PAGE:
The regulator’s International capital comparison study found that while the majors are “well-capitalised”, they would need to do more to place in the top quartile of their international peers.
Major banks would require an increase of “around 70 basis points” in Common Equity Tier One (CET1) capital and “at least 200 basis points in total capital” – relative to their position in June 2014 – to be comfortably positioned in the fourth quartile over the medium to long term, according to APRA.
ANZ chief financial officer Shayne Elliott said the bank has been planning for an increase in capital levels for some time following the changes to the Basel international capital framework and the recent Financial System Inquiry.
“In this regard, our CET1 position has been further strengthened from the 8.3 per cent reported as at June 2014,” he said.
Mr Elliott said APRA’s recommendation for the big four to increase its CET1 capital is within the range that ANZ has been planning for.
“As we have said previously, we have a number of options for managing our capital, including organic capital generation, balance sheet management and the disposal of non-core assets,” he said.
“ANZ will continue to work with APRA on the detail of these changes and our capital management plans.”
NAB said a strong balance sheet has always been a priority for the bank, and since June 2014, it has increased its CET1 ratio from 8.46 per cent to approximately 10 per cent following the completion of its $5.5 billion rights issue in May and “taking into account the finalisation of other near-term major initiatives”.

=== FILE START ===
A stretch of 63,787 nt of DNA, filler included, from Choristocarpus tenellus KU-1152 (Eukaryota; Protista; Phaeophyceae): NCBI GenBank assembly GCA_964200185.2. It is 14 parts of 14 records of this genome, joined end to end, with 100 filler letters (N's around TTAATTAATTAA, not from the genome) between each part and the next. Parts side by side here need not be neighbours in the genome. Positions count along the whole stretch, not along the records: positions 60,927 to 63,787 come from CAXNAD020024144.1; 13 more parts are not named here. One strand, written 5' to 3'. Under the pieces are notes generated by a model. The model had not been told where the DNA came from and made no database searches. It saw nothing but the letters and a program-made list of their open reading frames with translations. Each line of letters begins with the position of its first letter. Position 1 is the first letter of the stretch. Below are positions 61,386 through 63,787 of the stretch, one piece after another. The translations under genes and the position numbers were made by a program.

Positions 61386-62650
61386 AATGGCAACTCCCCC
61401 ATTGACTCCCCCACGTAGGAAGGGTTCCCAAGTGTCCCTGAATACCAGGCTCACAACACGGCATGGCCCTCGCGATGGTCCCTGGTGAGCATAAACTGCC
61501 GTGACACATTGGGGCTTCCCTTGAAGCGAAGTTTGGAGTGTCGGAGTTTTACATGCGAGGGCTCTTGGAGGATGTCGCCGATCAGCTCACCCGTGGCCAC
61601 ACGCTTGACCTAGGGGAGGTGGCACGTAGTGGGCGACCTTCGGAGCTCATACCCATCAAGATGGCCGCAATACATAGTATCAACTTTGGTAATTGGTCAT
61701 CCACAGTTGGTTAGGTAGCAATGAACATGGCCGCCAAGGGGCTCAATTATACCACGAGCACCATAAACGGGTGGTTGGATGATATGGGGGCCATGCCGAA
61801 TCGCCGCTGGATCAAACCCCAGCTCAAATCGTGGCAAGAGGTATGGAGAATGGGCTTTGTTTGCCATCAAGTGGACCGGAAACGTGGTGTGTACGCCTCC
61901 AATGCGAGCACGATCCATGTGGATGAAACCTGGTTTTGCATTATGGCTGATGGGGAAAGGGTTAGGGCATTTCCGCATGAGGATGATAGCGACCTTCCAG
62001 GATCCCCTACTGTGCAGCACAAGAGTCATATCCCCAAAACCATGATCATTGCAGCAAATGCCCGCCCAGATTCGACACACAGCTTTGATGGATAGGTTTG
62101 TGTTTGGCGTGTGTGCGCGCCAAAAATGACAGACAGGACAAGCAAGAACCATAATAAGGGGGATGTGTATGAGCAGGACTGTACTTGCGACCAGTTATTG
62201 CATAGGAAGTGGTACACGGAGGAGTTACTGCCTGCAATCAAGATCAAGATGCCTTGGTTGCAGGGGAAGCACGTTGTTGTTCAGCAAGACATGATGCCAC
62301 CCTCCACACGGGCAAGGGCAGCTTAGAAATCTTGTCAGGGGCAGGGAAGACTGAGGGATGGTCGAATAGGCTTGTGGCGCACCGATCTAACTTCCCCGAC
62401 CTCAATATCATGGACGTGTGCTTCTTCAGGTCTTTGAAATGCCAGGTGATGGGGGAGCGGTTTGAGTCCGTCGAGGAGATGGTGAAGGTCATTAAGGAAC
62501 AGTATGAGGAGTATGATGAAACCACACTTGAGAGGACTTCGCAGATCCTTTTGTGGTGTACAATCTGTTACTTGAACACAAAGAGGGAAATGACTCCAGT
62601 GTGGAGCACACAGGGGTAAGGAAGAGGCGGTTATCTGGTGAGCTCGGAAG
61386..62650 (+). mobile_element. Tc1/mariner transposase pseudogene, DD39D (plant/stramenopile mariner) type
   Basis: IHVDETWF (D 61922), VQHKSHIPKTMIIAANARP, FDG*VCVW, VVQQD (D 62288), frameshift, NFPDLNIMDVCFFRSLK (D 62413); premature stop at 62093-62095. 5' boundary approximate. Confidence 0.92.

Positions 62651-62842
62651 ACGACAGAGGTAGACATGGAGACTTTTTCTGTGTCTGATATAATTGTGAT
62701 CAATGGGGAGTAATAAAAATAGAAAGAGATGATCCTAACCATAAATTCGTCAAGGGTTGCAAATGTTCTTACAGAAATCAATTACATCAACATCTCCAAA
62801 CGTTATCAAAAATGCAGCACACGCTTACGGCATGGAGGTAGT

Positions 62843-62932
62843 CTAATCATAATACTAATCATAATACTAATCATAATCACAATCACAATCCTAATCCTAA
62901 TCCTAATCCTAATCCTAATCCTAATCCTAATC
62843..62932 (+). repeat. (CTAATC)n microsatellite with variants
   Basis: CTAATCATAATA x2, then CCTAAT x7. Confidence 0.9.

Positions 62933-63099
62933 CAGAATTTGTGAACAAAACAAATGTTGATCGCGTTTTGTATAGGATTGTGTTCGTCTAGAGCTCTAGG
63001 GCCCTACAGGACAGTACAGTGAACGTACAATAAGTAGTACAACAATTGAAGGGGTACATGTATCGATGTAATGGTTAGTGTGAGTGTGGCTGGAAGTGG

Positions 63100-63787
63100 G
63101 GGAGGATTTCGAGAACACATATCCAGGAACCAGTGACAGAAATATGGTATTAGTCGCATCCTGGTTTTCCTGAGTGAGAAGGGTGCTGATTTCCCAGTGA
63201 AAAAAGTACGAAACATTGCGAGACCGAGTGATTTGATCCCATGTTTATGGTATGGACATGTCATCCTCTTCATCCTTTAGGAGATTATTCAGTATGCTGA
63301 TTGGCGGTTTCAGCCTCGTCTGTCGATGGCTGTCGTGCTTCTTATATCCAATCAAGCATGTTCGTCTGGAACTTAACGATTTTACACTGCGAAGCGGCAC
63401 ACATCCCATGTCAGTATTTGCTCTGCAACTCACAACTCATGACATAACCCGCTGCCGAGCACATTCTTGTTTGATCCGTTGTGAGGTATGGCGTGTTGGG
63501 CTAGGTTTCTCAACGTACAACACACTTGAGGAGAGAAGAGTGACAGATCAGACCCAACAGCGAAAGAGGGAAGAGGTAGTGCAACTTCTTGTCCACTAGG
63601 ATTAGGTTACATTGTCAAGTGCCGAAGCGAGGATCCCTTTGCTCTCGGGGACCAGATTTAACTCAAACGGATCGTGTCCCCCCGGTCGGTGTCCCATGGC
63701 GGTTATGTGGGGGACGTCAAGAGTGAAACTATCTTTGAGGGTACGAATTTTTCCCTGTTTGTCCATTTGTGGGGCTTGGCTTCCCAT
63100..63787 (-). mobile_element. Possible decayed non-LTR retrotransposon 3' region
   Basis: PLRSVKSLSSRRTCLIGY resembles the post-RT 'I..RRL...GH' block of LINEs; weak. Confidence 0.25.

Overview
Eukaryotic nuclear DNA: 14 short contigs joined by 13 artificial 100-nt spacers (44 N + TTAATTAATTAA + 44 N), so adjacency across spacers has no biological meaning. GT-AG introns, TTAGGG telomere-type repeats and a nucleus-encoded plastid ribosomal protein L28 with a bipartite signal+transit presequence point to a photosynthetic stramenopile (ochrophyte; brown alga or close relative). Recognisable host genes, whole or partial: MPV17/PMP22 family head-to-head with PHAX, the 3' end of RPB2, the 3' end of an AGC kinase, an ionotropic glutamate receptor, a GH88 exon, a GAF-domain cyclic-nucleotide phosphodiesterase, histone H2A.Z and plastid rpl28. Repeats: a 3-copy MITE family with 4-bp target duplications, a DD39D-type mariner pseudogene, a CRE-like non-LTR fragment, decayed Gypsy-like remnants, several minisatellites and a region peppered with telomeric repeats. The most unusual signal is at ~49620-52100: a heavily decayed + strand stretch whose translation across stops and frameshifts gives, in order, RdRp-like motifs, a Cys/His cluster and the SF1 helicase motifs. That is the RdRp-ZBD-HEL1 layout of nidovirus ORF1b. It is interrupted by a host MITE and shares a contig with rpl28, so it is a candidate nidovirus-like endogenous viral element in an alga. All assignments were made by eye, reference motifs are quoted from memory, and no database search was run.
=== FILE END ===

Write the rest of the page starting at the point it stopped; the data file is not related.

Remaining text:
“Total capital ratios have increased by a larger margin over this same time period. This increase represents a CET1 capital buffer of approximately 100 basis points to the midpoint of NAB’s 8.75 per cent to 9.25 per cent CET1 target operating range,” the bank said.
“As a result, NAB is well placed to respond to changes in regulatory capital requirements.”
Westpac chief financial officer Peter King said the major was pleased with APRA’s confirmation that Australian banks are well capitalised, and that the top quartile positioning is a useful ‘sense check’ rather than a regulatory benchmark.
“The release of the study is a further step in helping investors understand the relative position of the Australian bank capital ratios compared to international peers," he said.
CBA was contacted by Mortgage Business for comment, but declined.